You were probably told as a child that too many sweets can cause cavities. Although the occasional sweet treat is usually not harmful, too much sugar in your diet can have a negative impact on your smile. Sugar induces a chain of events in the mouth that can lead to the breakdown of teeth.
How Dental Cavities Develop
The mouth is filled with billions of bacteria — some good and some bad. The good microbes help protect against the harmful bacteria in certain foods and help keep the bad bacteria in check. However, bad microorganisms feed on the sugars that you consume. They produce acids that remove the essential minerals from tooth enamel in a process known as demineralization.
Demineralization generally occurs when teeth are repeatedly exposed to acids from food and drink. At this stage of tooth decay, damage caused by demineralization can usually be reversed. This can be done through proper oral hygiene and fluoride exposure. Continued demineralization can result in more severe tooth decay. Once a cavity has developed, it cannot be reversed and treatment is needed.
If a person fails to see their Melbourne, FL dentist for treatment after a cavity has formed, the decay can progress and reach the dentin layer of the tooth. Dentin is the soft tissue under the enamel that is extremely sensitive. At this point in the decay process, a person is likely to experience tooth pain and sensitivity.
If a cavity reaches the center of the tooth, or the pulp, it can lead to swelling, inflammation, and pain. A tooth that has decay that reaches the pulp usually requires a root canal. Dental abscesses can also develop when the bacteria that causes tooth decay spreads under the pulp of the tooth. When it spreads, it creates a pocket of pus due to an infection. A dental abscess requires immediate treatment and could result in a tooth extraction.
Habits That Can Cause Cavities
Certain dietary habits can significantly increase a person’s risk of developing tooth decay. Frequently consuming high-sugar snacks can lead to cavities. Cookies, cakes, candies, and similar sweet treats increase the amount of time that the teeth are exposed to sugars and harmful acids.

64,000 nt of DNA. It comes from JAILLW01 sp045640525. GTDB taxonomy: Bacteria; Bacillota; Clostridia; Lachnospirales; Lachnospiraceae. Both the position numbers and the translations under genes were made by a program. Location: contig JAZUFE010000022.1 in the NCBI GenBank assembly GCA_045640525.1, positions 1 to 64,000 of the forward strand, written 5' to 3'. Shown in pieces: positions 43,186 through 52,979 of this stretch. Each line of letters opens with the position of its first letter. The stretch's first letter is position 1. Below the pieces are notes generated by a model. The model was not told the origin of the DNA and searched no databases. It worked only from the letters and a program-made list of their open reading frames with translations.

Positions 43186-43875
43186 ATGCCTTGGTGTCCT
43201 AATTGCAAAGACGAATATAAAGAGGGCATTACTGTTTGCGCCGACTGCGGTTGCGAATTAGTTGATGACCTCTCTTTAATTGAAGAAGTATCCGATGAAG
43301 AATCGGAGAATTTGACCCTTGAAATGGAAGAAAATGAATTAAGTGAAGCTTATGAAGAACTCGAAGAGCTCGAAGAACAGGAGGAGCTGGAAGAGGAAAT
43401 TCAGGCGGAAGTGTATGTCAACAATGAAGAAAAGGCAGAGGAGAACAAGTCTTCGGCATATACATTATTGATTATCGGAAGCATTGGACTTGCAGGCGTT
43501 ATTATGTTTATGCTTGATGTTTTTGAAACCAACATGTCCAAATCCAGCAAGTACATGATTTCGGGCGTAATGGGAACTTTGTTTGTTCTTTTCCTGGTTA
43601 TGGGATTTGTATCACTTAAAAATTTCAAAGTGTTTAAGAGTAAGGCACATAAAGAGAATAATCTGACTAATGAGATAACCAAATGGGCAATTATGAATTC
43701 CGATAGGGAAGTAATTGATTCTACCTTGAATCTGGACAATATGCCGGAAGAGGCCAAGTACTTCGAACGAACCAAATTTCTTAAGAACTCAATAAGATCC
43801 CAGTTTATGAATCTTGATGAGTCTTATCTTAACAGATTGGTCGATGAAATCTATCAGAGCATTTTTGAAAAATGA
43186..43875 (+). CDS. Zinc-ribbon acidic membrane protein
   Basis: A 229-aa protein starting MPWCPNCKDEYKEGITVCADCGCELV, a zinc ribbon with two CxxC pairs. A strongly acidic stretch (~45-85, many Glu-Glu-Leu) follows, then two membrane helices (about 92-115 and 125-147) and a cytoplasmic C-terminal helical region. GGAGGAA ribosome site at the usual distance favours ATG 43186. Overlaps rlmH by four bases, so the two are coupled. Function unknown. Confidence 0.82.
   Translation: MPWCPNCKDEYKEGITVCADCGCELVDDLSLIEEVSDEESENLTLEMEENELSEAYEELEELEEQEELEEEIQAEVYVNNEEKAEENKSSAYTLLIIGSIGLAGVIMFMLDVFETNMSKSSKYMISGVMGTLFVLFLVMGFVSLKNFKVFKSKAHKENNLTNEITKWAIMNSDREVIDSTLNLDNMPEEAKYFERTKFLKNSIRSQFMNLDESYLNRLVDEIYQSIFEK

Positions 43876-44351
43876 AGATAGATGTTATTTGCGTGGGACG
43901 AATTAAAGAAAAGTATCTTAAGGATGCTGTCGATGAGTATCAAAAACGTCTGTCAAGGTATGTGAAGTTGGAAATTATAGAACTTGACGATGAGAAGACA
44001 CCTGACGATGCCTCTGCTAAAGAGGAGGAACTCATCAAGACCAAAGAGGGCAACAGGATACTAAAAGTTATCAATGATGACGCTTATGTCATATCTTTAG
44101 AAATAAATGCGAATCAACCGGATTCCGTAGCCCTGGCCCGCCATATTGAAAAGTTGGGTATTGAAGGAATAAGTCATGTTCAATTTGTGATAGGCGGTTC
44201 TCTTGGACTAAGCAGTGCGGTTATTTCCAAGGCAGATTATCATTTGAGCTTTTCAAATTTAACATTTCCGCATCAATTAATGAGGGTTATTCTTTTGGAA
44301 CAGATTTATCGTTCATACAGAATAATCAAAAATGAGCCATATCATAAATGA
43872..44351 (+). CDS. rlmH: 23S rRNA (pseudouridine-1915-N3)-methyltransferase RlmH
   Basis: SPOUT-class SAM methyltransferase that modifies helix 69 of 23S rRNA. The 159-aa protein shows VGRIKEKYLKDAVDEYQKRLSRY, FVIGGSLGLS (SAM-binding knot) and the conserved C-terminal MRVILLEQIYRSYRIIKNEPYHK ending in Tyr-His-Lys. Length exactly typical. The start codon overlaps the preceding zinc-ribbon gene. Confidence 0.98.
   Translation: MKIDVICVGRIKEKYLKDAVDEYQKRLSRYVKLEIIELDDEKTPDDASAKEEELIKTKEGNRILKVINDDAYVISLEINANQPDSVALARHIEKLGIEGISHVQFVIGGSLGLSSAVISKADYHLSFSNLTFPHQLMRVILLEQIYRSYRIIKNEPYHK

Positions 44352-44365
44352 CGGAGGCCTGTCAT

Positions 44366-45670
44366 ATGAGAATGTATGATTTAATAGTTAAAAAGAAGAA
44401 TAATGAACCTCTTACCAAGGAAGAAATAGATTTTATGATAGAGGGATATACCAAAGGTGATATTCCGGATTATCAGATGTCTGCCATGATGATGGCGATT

Drinking acidic and sugary beverages, such as soft drinks, energy drinks, sports drinks, and fruit juices, can erode tooth enamel over time. Beverages that are also acidic can cause even more damage. It’s not just the number of sugary beverages you drink a day, but also how you drink them. Constantly sipping on soda or other sugary liquids can greatly increase your risk of cavities.
You’ll also want to steer clear of sugary foods that are also sticky. Due to their sticky nature, these foods adhere to the surface of the teeth, extending the contact between the sugar and enamel. When sugars become stuck to the teeth for prolonged periods of time, harmful bacteria have more time to produce acids and eat away at the teeth.
Ways to Cut Down on Sugar Intake
Although sugar is generally bad for your teeth, it doesn’t mean you need to avoid it altogether. Sugary snacks can be enjoyed on occasion and in moderation. When you do indulge in sweet treats, rinse your mouth out with water directly afterward. This will help dilute the sugar and neutralize the acids. When drinking sugary beverages, use a straw to help bypass your teeth. Ideally, you should switch out sugary beverages for water that contains no sugars, acids, or calories.
Contact Artistic Touch Dentistry about Your Smile
A well-balanced diet low in sugars, in combination with a proper oral hygiene regimen, can help keep your teeth and gums healthy. You’ll also want to visit your dentist regularly. Every six months you should be getting a teeth cleaning to remove stuck-on plaque and tartar from the teeth. To learn more about why sugar is bad for your teeth or to schedule an appointment with a dental professional, contact Artistic Touch Dentistry.